Rumors race around Cormyr regarding the mythical Lost Spell, a powerful enchantment designed centuries ago by the presumed dead god of spells—a spell long thought lost to the ages. Found by some magickless merchant, rumor has it the Lost Spell is to be auctioned off to the highest bidder.
It is a powerful lure, and archwizards of every stripe descend upon the merchant, only to be trapped with him inside his manor by a vicious spellstorm—escape impossible, and their magic useless with the interference from the storm.
Moreover—they find themselves faced with the infamous Elminster of Shadowdale, who claims he’s just there to decide who gets the Lost Spell, but who clearly has an agenda of his own.
But before Elimster can put whatever plan he has in motion, archwizards start dying.
Find out more on the official product page.
Susan Morris: Spellstorm is fairly unusual for the Realms in that, in addition to being an adventuresome romp, it’s also a closed circle murder mystery! Was that more difficult to write than a classic adventure, or did you find that the limitations actually helped spur the creative process?
Ed Greenwood: It was easier to write a closed circle murder mystery than a more usual “freewheeling high magic” Realms novel rather than more difficult, because limiting the magic cuts down on “rabbit spell up my sleeve” moments and forces the group of frankly antisocial, powerful archmages thrown together in Spellstorm to have to interact with each other far more than they otherwise would. They can’t blast someone with a spell or throw up a magical barrier because, due to the spellstorm, they can’t trust their spells— and they’re stuck in a rotting old country mansion with many other spoiled, angry, frightened veteran archmages. At least one of whom is a murderer—an active murderer. So very soon they’re all under pressure, and very much wanting to blast others or throw up string barriers, and the reader gets to see something of what they’re really like.
Susan: What was the inspiration behind Spellstorm? Was there a particular moment or scene that strikes you as the heart of the book?
Ed: For a long time I’ve wanted to write a book that combines suspense and action with a prolonged spotlight on character development, and some time ago it struck me that the “country house” style of murder mystery (in which all the characters are isolated by some force or other in a wilderness or other remote locale, so the reader knows the murderer must be someone onstage, not “someone, somewhere in this sprawling and crowded city”) would be the ideal way to do this. Eventually Elminster’s wayward career came to a point at which it was possible—so here we are.
I would say that the scene at the heart of the book is a brief discussion Elminster and Alusair has about “preening idiots.” Elminster is jesting, but he sees clearly what he essentially is (in the context of the wider world), and admits it, and is content with his role (rebounding from the “I’m tired and just want to die” state he was in for much of the Sage of Shadowdale trilogy). Readers who re-read Spellstorm after enjoying it as a mystery, the first time through, might want to watch for moments when various members of the cast see themselves clearly. They meet or embrace their fates more readily, when they can.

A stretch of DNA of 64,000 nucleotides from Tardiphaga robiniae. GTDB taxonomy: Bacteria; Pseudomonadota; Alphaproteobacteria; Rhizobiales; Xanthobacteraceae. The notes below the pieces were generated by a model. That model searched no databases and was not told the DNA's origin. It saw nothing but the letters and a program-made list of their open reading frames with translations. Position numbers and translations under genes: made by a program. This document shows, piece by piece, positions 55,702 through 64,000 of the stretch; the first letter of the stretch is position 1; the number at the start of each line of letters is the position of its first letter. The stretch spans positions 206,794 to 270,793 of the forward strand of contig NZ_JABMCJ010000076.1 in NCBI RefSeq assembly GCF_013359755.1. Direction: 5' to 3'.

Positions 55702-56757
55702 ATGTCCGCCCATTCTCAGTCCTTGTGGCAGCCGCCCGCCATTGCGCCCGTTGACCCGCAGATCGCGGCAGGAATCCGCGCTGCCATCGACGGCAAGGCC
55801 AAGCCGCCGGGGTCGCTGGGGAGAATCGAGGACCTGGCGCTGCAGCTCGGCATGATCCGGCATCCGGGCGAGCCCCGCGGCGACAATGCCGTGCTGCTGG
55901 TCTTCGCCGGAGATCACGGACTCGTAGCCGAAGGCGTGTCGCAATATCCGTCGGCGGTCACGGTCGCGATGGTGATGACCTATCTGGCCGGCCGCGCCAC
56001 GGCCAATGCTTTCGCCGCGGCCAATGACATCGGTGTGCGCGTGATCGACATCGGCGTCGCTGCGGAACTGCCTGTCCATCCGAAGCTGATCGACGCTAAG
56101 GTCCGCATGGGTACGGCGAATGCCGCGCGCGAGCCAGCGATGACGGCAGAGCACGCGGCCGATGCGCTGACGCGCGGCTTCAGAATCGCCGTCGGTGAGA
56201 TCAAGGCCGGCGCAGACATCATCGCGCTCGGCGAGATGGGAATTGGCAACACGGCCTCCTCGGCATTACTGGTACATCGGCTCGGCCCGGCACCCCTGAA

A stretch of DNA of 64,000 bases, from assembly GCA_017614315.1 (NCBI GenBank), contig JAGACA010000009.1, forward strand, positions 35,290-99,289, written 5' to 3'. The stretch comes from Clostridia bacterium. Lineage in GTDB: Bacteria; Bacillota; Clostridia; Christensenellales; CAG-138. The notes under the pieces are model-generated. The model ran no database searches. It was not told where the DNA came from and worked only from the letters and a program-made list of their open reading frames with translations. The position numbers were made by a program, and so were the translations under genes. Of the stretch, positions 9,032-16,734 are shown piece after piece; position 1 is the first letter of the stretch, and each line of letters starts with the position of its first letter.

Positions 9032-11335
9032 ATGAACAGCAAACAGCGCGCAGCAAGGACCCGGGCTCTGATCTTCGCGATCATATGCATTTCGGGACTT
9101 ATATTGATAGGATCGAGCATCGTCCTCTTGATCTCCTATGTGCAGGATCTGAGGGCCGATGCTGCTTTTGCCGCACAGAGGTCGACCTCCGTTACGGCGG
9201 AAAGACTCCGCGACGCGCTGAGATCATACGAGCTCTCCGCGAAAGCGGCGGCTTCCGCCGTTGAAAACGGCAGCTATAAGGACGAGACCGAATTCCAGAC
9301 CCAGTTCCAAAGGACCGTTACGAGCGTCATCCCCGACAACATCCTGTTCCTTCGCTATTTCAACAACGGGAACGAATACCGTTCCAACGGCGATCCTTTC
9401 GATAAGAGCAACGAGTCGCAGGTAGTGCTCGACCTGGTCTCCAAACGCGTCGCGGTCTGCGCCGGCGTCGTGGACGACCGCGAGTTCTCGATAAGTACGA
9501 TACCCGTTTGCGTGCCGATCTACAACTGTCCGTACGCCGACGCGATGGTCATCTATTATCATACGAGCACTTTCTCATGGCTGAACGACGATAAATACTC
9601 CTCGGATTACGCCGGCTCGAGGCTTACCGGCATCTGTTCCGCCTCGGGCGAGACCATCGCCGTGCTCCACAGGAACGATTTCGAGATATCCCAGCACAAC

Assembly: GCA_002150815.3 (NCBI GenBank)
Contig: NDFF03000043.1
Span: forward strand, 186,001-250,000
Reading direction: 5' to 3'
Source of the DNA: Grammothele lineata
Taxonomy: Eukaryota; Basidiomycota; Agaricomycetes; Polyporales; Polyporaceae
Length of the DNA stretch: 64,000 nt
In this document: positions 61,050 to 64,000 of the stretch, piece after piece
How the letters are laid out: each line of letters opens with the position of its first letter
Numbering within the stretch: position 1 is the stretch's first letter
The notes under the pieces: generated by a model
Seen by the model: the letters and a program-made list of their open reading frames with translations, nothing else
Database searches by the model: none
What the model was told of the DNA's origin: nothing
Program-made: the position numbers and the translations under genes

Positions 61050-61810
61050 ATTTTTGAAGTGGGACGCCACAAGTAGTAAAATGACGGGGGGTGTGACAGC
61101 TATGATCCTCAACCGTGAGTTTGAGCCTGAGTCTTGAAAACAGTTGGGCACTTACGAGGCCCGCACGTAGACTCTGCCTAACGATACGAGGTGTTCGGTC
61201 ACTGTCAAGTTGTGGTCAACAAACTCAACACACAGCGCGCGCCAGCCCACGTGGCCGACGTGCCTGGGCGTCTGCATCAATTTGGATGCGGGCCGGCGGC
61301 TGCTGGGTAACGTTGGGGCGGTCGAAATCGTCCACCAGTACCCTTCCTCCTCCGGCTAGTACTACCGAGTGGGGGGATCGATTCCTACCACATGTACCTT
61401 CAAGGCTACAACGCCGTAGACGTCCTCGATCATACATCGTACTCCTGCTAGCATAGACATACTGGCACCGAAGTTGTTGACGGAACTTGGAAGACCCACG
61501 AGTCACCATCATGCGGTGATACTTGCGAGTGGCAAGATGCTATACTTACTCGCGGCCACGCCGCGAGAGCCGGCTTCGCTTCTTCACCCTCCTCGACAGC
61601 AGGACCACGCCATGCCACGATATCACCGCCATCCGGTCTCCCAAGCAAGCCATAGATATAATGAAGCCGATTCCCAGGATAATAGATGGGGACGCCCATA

Susan: Spellstorm is incredibly atmospheric—both in that I could see the manor, and in the sense of foreboding and stuff. How did you craft such a rich and creepy atmosphere?
Ed: Description (not hold-everything exhaustive passages, but taking care not to neglect the passing scene) and dialogue that reflects the tension. Which readers can see I contrast, from time to time, with what’s said by characters who aren’t feeling that tension. Make the rising stakes clear, and keep the mansion creepy. After all, most of what goes on in a fantasy novel deals with age-old themes and familiar situations; it’s the way in which it’s told that imparts the richness. Or as the saying goes: all of our lives end at the same final destination. It’s the journey that makes a life rich, or otherwise.
Susan: There might be fewer characters in Spellstorm than in most of your books, but each of those characters plays a substantial role, with his or her own goals and methods of achieving those goals. How did you go about keeping them all distinct, and weaving together all those different plotlines?
Ed: First, map the house. Second, as scenes are being written, move character markers around—meeples or “little men” from family boardgames work just fine, as do gaming miniatures—to make sure people have time to make any movements described in the story, and to check for chance meeting “intercepts.” That’s the rock-bottom “blocking” (as they call it in theater: moving bodies around the stage, not just for traffic reasons, but to reinforce the way in which particular characters or scenes will strike the audience; the impressions that will be created and amplified).
Third, keep a very clear idea in mind whilst writing of what each character wants. If that changes during the story, mark the point of each change, and clearly understand why.
So at any one “freeze frame” moment, I could go around the house in my mind (“the king was in his counting house, counting out his money/the queen was in the parlor, eating bread and honey” as the old nursery rhyme goes) and know what every character was aiming for . . . so that made it much easier to figure out what they were actually up to. And make sure the “eat, sleep, garderobe breaks” needs were timed in, even if not shown to the reader.
Susan: All those archmages in one house—I remember Philip Athans talking about writing Annihilation, and how hard it was to write the battle between the lich Dyrr and Gromph Baenre, because they were both so intelligent, so crafty, and so powerful. And there are eleven intelligent, crafty, and powerful archmages in Spellstorm! (Not even counting Elminster.) How do you keep them all in line?